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How Agribusiness Can Win in Partnership with Small Farms

Can large-scale agribusiness reduce costs and obtain less-expensive food while also reducing poverty and inequality by engaging small-scale farmers? Many conclude that such an attractive outcome is unimaginable, but innovative pilot projects hold promise that such a reality is within reach and replicable.

Conventional wisdom holds that modern agribusiness is incompatible with small-scale traditional farming. After all, agribusiness requires a dependable steady supply of large-scale high-quality produce that meets exacting standards. Unfortunately, even as small farmers seem to lack the capacity for this type of production, agribusiness also lacks the time and the ability to deal individually with the mass numbers of small-scale farmers that would be required to produce sufficient supplies. This mismatch implies that such farmers cannot benefit from the inevitable march of modernization. As a result, many call for the consolidation and scaling up of land holdings into the hands of larger-scale farmers or even corporate farms.

If this commonly held opinion is correct, it would crush small farm holders who have relied on generational farming for their livelihoods. While it is easy to believe that they would be “better off” leaving the farm to more competent hands and migrate to an urban industrial environment, it is not always the case. The best for such farmers would be to harvest a legitimate choice between farming and industry. Moreover, agribusiness, by allowing farmers to commercialize into more lucrative production, holds the potential to help poor farmers bloom.

Field research uncovered two models, unique ways in which agribusiness working in the developing world has done just that: linked up with small-scale farmers in a win-win relationship. These innovative models apply different mechanisms to circumvent the mismatch between the small farmer and agribusiness.

Model 1: China, Scaling Up from the Small Scale

China’s unique landholding institutions essentially prevent agribusiness from directly obtaining farmland. Since the early 1980s, Chinese farmers have had land allocated to them by the government via land contracts. This is not privatization; the farmers cannot sell their land (which is still owned by the state, represented by the village government), although they may rent their land, but only to other farmers. If agribusiness wants to obtain such land, they generally must go through small-scale farmers.

A survey of various projects has uncovered an array of innovative relationships with farmers that successful agribusinesses have used to their advantage. The form that Nestle uses is the simplest: To obtain coffee from Southwestern China, it simply establishes buying stations, encouraging grain-growing farmers to shift to coffee. As they have become more confident of a stable market, farmers in the area have rotated out of corn to grow the more lucrative coffee crops. As a result, Nestle has been able to secure coffee at such a scale that all coffee it sells in China is sourced from Chinese farmers. Nestle gets a cheaper supply of high-quality coffee, while farmers—some of whom can now invest in processing equipment to obtain a higher price— have emerged from poverty.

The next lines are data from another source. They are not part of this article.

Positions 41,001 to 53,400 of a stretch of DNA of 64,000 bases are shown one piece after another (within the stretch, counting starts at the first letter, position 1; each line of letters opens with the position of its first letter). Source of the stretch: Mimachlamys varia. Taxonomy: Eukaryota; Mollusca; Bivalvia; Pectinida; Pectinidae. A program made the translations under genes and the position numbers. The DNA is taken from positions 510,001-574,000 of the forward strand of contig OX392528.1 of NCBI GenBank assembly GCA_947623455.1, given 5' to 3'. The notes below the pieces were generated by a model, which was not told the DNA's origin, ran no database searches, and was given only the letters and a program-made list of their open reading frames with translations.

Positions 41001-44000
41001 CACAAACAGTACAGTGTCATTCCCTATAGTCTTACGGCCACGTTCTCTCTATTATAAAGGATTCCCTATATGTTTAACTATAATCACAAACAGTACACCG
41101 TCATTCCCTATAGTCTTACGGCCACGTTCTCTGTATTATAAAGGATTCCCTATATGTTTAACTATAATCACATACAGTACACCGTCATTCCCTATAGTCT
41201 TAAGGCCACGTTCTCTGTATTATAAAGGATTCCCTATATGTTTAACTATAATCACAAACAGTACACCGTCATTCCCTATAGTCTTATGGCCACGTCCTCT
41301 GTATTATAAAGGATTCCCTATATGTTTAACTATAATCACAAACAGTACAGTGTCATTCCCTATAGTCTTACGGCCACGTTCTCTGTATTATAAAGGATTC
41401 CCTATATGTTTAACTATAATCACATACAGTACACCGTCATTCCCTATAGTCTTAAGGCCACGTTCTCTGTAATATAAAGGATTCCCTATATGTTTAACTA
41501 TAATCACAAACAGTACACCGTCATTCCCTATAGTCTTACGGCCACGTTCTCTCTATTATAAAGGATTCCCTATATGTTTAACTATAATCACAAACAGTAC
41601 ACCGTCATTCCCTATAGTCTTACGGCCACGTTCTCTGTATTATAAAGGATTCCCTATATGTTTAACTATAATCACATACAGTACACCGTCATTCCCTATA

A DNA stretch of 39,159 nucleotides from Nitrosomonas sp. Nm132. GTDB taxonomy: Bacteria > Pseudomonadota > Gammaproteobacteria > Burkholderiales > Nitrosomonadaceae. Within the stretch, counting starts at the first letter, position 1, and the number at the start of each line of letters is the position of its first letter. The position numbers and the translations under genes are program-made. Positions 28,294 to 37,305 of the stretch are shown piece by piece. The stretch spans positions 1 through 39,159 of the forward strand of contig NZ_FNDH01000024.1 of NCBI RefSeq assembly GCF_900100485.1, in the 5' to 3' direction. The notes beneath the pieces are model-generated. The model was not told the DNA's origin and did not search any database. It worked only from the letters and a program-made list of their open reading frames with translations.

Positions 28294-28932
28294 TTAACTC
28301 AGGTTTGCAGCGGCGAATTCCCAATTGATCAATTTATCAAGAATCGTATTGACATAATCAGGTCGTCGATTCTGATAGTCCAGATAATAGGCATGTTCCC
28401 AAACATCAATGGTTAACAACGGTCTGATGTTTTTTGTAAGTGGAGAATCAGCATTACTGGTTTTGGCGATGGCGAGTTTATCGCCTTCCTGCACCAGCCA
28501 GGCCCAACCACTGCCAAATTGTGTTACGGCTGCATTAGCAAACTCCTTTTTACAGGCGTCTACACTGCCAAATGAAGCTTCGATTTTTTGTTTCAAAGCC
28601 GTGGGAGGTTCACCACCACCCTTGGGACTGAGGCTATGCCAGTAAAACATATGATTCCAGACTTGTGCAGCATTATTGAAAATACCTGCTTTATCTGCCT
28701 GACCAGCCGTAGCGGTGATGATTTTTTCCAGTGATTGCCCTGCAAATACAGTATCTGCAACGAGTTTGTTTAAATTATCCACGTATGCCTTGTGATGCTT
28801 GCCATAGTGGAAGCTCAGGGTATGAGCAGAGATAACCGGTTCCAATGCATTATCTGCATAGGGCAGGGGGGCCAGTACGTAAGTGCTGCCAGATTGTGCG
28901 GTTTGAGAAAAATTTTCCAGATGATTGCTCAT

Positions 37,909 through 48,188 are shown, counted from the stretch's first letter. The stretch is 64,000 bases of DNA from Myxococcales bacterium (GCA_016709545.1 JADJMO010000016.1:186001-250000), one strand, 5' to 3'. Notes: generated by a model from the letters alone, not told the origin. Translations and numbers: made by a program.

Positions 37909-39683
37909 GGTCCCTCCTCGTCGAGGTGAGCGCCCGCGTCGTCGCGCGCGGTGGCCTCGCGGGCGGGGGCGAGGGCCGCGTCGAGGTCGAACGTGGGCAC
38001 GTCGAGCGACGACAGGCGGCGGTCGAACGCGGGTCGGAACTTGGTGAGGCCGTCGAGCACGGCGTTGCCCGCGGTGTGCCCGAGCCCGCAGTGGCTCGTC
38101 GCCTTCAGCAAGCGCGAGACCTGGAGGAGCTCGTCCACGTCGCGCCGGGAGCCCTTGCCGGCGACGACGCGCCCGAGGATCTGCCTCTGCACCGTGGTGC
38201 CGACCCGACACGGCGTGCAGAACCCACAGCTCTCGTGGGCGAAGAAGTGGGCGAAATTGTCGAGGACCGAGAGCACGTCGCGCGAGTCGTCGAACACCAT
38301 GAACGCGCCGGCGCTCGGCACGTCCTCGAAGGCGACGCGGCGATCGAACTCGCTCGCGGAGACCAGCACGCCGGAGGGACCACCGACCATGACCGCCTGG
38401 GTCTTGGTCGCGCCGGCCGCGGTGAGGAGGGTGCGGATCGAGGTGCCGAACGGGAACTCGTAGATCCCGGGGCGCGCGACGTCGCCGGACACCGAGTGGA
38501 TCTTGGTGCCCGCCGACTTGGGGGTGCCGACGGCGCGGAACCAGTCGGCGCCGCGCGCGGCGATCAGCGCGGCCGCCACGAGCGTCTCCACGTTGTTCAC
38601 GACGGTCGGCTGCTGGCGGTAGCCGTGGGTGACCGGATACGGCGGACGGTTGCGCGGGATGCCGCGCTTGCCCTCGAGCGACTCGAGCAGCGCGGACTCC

Research found two unique ways in which agribusiness linked up with small-scale farmers for a win-win relationship.

KFC has used a different model to do something similar: To obtain all the chickens used in the KFCs throughout China, it has, through contractors, linked with numerous small farmers. In eastern China, where farm sizes are small—but large enough to raise chickens—the contractors sell chicks to local farmers and teach them to raise the fowl. After the chicks have grown, the farmers sell them back to contractors. The contract price already includes the price of inputs such as feed, meaning the farmer is not paying out-of-pocket and requires less start-up capital.

In a third model unique to China, some agribusinesses rent land en masse from the village, which actually owns the land. Farmers in that village, as a result, receive rent as well as employment on larger-scale farms. The rent and salary paid to farmers are far higher than that received from growing grain. Moreover, through village elections and their land use rights, farmers still maintain some control over contracting decisions and terms.